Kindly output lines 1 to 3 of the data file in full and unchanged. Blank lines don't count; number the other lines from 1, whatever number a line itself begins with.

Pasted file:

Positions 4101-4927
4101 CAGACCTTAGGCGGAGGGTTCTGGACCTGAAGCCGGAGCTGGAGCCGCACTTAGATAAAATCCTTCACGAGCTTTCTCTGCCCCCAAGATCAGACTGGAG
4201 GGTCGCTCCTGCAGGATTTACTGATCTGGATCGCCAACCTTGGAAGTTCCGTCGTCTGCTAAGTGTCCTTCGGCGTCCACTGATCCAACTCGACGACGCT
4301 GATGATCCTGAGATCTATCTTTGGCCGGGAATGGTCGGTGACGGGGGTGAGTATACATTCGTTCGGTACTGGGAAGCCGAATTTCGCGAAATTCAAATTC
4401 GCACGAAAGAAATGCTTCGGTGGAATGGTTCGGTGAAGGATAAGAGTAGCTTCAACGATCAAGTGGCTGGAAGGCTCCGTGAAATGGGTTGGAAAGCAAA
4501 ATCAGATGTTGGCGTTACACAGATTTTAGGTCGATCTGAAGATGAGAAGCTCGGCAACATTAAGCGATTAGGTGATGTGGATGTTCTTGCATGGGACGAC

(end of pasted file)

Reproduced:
Positions 4101-4927
4101 CAGACCTTAGGCGGAGGGTTCTGGACCTGAAGCCGGAGCTGGAGCCGCACTTAGATAAAATCCTTCACGAGCTTTCTCTGCCCCCAAGATCAGACTGGAG
4201 GGTCGCTCCTGCAGGATTTACTGATCTGGATCGCCAACCTTGGAAGTTCCGTCGTCTGCTAAGTGTCCTTCGGCGTCCACTGATCCAACTCGACGACGCT